Wednesday, October 1, 2008

Fever-Stricken


Laurie Halse Anderson is one of the most gifted young-adult authors of the 21st century. Her 2nd published novel, Fever, 1793 tells the story of 14 year-old Matilda Cooke, strong-willed heiress to her widowed mother’s coffeehouse in post-revolutionary Philadelphia, and is a quintessential example of the higher-standards required of today’s young adult literature (R.L. Stein, take note).

For the history lovers, there are the historical names, places, and details of the worst yellow fever epidemic in U.S.history intricately woven into Mattie’s story. There’s the dry-heave-inducing accounts of yellow fever’s symptoms. There’s a sweeter-than-saccharine romance between Mattie and Nathaniel Benson, a ne’er-do-well, lowly painter’s apprentice in front of whom Mattie scandalously dares to show off her elbows (gasp!).

There’s Grandfather: General William Farnsworth Cooke “of the Pennsylvania Fifth Regiment,” who spends his days in the coffee shop, regaling the customers with stories of his days under General Washington, while doting on Mattie and his pet Parrot, “King George.” There’s Eliza: the Cooke family’s freed-slave chef who serves as a member of the Free-African Society and always shoots from the hip (“You’re too soft!” she tells Mattie, “You have city hands and a weak back. You wouldn’t last a week on the farm.”)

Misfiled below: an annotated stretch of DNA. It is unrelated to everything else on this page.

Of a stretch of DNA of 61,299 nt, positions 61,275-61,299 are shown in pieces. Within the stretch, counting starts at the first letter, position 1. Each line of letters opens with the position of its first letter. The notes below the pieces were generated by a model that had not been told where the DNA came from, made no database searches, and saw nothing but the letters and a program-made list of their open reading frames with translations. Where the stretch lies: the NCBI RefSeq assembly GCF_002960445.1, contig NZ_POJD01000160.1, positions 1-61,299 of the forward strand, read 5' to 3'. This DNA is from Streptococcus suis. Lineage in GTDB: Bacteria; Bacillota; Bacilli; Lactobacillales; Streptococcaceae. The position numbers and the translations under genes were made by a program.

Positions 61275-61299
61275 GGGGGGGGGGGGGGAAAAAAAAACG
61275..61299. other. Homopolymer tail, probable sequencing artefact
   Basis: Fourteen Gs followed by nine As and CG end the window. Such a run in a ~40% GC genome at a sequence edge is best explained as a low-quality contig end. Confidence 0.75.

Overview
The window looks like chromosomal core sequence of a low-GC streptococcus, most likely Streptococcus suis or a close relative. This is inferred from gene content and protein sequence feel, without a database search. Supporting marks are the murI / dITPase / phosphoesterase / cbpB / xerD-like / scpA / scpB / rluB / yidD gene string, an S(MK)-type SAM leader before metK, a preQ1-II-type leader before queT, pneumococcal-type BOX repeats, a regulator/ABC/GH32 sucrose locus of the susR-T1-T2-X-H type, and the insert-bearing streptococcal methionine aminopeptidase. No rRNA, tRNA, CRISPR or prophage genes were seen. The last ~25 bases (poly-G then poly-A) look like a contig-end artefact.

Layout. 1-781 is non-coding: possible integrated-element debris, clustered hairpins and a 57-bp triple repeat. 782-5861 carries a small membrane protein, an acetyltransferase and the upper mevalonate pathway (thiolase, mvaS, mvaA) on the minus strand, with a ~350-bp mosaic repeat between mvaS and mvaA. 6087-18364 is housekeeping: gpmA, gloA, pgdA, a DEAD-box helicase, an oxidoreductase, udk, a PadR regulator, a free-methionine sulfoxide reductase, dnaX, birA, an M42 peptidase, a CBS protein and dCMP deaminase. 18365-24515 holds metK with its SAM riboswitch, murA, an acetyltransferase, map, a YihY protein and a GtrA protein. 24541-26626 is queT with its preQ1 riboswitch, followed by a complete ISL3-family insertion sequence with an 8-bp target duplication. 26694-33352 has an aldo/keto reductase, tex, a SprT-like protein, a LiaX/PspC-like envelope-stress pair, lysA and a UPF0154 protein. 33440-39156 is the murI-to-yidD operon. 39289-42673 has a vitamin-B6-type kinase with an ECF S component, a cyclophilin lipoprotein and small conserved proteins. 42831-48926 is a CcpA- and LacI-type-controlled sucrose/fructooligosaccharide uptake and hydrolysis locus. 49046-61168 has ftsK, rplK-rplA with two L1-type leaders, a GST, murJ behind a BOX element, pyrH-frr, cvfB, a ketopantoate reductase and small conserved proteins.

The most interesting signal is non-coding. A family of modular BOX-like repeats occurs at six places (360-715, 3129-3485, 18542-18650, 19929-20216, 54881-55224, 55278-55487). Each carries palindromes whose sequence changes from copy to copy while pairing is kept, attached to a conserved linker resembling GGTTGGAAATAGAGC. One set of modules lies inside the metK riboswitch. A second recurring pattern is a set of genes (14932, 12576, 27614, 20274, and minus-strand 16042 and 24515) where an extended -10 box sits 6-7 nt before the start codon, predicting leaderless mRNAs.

And, of course, there is Mattie, a typical teenager grappling with the woes of adolescence: awkward in her pubescent body, rebelling against her stoic mother’s rigid expectations while simultaneously seeking her hard-won approval, and trying to establish her own identity, under the most tumultuous of circumstances.

The novel begins with a sluggish introductory chapter which sets the scene and introduces the major characters, and through which I always have to coax my dubious students. But, by the end of chapter two, the story is catapulted into high-gear as it races towards the heart-wrenching climax (I am yet to make it through a read-aloud without tears), and a conclusion that leaves no loose ends untied as Anderson deftly concocts a well-balanced literary meal that is at once educational, suspenseful, and deliciously satisfying.

2 comments:

Josh (svenstorm) said...

oooh this sounds really interesting, I think I'll check this one out. Great review!

Josh (svenstorm) said...

Also thanks for that link to eye-witness history site, I can't stop reading it.